The Financial Stability Board (FSB) today published the Global Monitoring Report on Non-Bank Financial Intermediation 2018. The report presents the results of the FSB’s eighth annual monitoring exercise that assesses global trends and risks from non-bank financial intermediation. It covers data up to end-2017 from 29 jurisdictions, which together represent over 80% of global GDP.
The annual monitoring exercise is part of the FSB’s strategy to enhance the resilience of non-bank financial intermediation. As in previous years, the exercise compares the size and trends of financial sectors in aggregate and across jurisdictions based primarily on sectoral balance sheet data. It focuses on those parts of non-bank financial intermediation that perform economic functions which may give rise to bank-like financial stability risks (i.e. the narrow measure of non-bank financial intermediation).
The main findings from the 2018 monitoring exercise include:
- The narrow measure of non-bank financial intermediation grew by 8.5% to $51.6 trillion in 2017, a slightly slower pace than from 2011-16. Since 2011, the Cayman Islands, China, Ireland and Luxembourg together have accounted for over two-thirds of the dollar value increase. The narrow measure represents 14% of total global financial assets.
- Collective investment vehicles (CIVs) with features that make them susceptible to runs continued to drive the overall growth of the narrow measure in 2017. They grew by 9.1%, a somewhat slower pace than during 2011-16. Together, CIV assets represent 71% of the narrow measure. They invest mostly in credit assets and are involved in liquidity transformation.
- Non-bank financial entities engaging in loan provision that is dependent on short-term funding grew by 6% in 2017, to account for 7% of the narrow measure. This category largely consists of finance companies, which employ a somewhat elevated degree of leverage and, in some jurisdictions, a high degree of maturity transformation. Finance companies in a few jurisdictions also displayed high liquidity risk.
- Market intermediaries that depend on short-term funding or secured funding of client assets grew by 5%, to make up 8% of the narrow measure. Broker-dealers constitute the largest entity type in this category. Reflecting their business models, broker-dealers in some jurisdictions continue to employ significant leverage, although it is considered to be lower than the level seen prior to the 2007-09 global financial crisis.
- Securitisation-based credit intermediation increased by 9% in 2017, to account for 10% of the narrow measure, primarily driven by growth in trust company assets and securitisations.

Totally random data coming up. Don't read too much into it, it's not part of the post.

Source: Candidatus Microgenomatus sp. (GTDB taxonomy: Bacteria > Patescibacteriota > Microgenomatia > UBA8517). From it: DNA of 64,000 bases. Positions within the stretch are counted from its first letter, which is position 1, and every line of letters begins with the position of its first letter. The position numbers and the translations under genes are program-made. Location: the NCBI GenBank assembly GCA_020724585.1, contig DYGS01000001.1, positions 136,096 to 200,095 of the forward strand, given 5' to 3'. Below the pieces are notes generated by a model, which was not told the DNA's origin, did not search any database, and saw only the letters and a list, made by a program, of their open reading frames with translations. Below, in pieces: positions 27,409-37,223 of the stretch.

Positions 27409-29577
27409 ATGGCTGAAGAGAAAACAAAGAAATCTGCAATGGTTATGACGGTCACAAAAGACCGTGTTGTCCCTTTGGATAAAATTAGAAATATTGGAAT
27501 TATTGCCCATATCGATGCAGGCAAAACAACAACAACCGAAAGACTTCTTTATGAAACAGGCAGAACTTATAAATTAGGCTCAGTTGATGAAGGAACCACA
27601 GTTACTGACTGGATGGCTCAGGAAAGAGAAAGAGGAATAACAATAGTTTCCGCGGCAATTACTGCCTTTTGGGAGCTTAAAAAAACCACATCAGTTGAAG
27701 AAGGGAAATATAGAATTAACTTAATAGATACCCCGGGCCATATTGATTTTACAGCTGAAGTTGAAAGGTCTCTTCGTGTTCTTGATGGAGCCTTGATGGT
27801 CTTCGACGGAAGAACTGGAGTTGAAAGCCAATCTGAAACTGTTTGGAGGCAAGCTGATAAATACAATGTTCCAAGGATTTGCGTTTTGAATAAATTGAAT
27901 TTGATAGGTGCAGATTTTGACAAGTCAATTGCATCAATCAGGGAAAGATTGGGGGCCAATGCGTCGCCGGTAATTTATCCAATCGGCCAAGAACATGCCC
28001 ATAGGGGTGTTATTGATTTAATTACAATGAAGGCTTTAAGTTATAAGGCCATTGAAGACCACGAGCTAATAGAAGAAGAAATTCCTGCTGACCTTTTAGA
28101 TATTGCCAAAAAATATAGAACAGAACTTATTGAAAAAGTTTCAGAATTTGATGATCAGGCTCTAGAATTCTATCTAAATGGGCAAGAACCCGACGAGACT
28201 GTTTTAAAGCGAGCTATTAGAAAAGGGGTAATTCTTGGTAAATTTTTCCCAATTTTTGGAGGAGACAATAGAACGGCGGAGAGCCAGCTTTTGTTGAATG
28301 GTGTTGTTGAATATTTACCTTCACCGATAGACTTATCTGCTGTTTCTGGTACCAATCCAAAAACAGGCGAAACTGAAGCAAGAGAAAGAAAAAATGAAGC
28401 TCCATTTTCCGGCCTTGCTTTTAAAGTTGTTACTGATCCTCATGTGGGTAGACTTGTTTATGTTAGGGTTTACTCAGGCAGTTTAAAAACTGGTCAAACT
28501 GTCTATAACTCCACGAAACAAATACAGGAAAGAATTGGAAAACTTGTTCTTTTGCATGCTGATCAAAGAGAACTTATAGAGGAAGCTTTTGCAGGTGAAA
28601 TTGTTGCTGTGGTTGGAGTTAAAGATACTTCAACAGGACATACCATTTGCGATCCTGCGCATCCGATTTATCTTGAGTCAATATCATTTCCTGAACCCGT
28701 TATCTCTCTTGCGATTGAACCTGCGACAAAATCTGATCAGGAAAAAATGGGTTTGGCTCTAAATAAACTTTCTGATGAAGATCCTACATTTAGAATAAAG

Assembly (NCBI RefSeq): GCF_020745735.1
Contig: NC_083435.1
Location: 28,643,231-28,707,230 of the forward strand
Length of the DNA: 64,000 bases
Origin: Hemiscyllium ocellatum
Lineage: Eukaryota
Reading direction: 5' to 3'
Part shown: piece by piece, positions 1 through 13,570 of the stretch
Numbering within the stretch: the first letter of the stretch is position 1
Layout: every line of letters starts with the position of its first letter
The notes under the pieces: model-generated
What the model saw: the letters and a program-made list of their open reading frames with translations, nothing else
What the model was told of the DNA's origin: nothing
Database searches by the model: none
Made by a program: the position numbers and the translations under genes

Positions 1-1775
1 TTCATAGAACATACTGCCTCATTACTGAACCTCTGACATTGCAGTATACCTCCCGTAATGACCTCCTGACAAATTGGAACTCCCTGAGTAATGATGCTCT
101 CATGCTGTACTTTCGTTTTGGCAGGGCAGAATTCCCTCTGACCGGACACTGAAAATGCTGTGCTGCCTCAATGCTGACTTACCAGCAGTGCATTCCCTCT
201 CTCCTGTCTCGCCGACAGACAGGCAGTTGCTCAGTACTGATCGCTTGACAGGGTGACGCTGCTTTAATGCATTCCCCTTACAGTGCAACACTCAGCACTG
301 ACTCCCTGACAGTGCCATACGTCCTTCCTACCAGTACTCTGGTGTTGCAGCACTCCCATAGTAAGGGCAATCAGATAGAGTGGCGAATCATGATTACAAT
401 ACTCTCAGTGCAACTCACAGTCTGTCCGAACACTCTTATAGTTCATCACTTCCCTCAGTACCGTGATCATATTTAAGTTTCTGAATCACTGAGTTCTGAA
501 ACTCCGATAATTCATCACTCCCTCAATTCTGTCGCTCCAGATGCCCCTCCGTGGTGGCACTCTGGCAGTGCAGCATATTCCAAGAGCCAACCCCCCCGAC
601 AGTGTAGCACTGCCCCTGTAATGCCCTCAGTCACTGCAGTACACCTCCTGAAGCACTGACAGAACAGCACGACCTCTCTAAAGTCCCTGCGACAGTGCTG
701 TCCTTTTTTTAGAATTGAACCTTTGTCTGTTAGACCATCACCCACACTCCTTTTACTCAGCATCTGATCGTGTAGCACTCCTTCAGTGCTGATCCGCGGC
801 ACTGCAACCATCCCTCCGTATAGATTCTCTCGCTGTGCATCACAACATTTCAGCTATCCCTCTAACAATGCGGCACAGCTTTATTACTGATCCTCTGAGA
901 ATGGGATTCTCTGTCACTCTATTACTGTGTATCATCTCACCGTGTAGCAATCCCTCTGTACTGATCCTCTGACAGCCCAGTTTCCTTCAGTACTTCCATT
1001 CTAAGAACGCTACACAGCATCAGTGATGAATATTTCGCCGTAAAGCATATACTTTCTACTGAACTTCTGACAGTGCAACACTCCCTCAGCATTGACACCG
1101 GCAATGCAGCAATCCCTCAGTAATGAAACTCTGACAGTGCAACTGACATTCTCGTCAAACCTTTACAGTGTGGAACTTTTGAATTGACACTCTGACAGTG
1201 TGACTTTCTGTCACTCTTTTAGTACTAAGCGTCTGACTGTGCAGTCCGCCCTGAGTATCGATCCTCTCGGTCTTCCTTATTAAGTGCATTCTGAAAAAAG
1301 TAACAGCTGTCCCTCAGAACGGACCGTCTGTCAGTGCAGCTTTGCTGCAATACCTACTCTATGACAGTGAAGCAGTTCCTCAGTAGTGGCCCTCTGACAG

- In 2017, the wider “Other Financial Intermediaries” (OFIs) aggregate, which includes all financial institutions that are not central banks, banks, insurance corporations, pension funds, public financial institutions or financial auxiliaries, grew by 7.6% to $116.6 trillion in 21 jurisdictions and the euro area, growing faster than the assets of banks, insurance corporations and pension funds. OFI assets represent 30.5% of the total global financial assets, the largest share on record. Among the OFI sub-sectors, structured finance vehicles grew in 2017 for the first time since the financial crisis.
- Investment funds and money market funds are the largest OFI sub-sectors that provide credit to banks. In aggregate, banks and OFIs have become marginally more interconnected through credit and funding relationships in 2017, remaining around 2003-06 levels.
Randal K. Quarles, FSB Chair, said: “Non-bank financing is a valuable alternative to bank financing for many firms and households. Of course, when it involves maturity or liquidity transformation, or leverage like banks, it may have effects on financial stability both directly and through its linkages with the banking system. The FSB’s monitoring exercise draws on the strength of the FSB’s broad-based and diverse membership to facilitate the sharing of information about these developments among authorities and helps to identify potential sources of financial stability risk. In this way, it contributes to harnessing the benefits of non-bank financing while containing associated risks.”
Klaas Knot, Chair of the FSB Standing Committee on Assessment of Vulnerabilities, said: “Non-banks play a growing role in the financial system, and their share of the financial system is the largest on record. They are becoming important players in areas where banks traditionally have played dominant roles. Authorities need to remain vigilant in addressing financial stability risks that emerge as a result of non-bank financing through enhanced data collection, improved risk analysis and implementing appropriate policy measures, including the FSB’s policy recommendations for addressing structural vulnerabilities from asset management activities.”